A large part of keeping yourself (and your information) safe online involves securing your devices. As smartphones, tablets, and other devices become more popular, hackers are finding more and more ways to break into them. Protect your devices and your information by following some simple tips, and learn what it really means to “know your malware”.
Knowing your malware
Malware are used as methods of obtaining sensitive information by hackers on the Web. Some common types of malware include:
- Botnet: this term refers to automated attacks that can “scrape” data, and overload servers
- Spyware: this method covertly “spies” on user activity to collect data and sensitive information
- Trojan Horse: much like the old story goes, this type of malware disguises itself (usually as a downloadable file or program) to infiltrate your device
- Rootkit: this malware tool remotely controls a device without being detected
- Virus Worms: like a real virus, this type of malware spreads through files and systems
- Bug: essentially, a code flaw that can be exploited to compromise a device
- Ransomware: as the name suggests, this kind of malware holds a device “captive” until a ransom is paid
- Adware: this is software that automatically displays or downloads (often unwanted) advertising material while a user is online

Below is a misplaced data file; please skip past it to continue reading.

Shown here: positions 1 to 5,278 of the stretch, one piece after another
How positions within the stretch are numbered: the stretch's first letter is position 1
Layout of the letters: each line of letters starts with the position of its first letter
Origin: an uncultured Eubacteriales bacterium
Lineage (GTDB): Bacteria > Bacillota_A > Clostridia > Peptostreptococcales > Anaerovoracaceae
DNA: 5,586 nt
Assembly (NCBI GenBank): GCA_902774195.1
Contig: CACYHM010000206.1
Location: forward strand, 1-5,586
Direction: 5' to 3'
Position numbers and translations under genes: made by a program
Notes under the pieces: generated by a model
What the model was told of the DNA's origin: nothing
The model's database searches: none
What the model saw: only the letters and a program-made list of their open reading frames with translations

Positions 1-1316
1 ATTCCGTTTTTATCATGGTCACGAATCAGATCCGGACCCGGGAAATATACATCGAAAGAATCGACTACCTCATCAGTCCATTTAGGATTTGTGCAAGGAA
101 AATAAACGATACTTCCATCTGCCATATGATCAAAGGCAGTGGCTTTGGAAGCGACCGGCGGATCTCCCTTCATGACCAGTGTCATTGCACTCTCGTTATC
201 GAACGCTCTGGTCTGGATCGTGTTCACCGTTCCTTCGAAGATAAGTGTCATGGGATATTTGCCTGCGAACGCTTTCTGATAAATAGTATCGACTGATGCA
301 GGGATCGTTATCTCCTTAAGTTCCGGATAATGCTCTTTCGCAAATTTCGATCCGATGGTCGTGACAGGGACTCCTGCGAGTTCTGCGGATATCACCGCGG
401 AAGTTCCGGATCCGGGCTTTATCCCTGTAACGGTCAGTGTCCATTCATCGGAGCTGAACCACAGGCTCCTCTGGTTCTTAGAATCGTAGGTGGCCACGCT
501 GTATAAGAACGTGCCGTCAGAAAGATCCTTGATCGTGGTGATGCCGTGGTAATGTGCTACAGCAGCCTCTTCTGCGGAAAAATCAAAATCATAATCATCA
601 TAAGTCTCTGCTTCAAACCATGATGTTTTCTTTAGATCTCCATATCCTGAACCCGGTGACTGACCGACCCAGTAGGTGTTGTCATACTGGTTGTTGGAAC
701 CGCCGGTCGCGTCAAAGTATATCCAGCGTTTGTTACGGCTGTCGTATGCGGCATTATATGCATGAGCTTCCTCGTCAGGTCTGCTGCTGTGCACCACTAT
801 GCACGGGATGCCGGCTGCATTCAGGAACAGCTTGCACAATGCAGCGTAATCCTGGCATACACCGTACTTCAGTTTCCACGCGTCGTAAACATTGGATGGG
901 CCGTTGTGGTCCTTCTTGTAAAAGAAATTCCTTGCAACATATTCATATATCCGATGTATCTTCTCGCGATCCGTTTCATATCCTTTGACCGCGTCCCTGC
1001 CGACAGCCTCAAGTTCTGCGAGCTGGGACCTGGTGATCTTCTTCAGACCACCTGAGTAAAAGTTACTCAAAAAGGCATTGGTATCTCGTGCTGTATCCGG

Protect your devices
So, how does one go about protecting their devices from such looming threats? Luckily, there are ways to protect your devices, such as:
- Being suspicious: always use caution when opening unsolicited emails, or unexpected attachments
- Connecting securely: only make use of trusted (or “secure”, usually denoted by a lock icon of some kind) WiFi networks, and disable auto-connect on your device’s WiFi settings
- Downloading carefully: limit app downloads to things you actually need, and always get them from an authorized app store
- Staying current: keep software, antivirus systems, and operating systems up to date
- Backing up often: back up device data often to protect against potential data loss
Secure your IoT
A final (but very important) measure when it comes to securing your devices involves securing your IoT, or “Internet of Things”. According to Wikipedia, the term IoT refers to, “the network of devices, vehicles, and home appliances that contain electronics, software, actuators, and connectivity which allows these things to connect, interact and exchange data.”
Securing these items may seem like a lot of work, but essentially it comes down to practicing these simple security tips: avoiding default (or easy-to-crack) passwords, updating your devices regularly (including your smartphones and tablets), and only using trusted WiFi networks.
If you’ve taken all the measures listed above, you’re one step closer to being a cyber-savvy expert.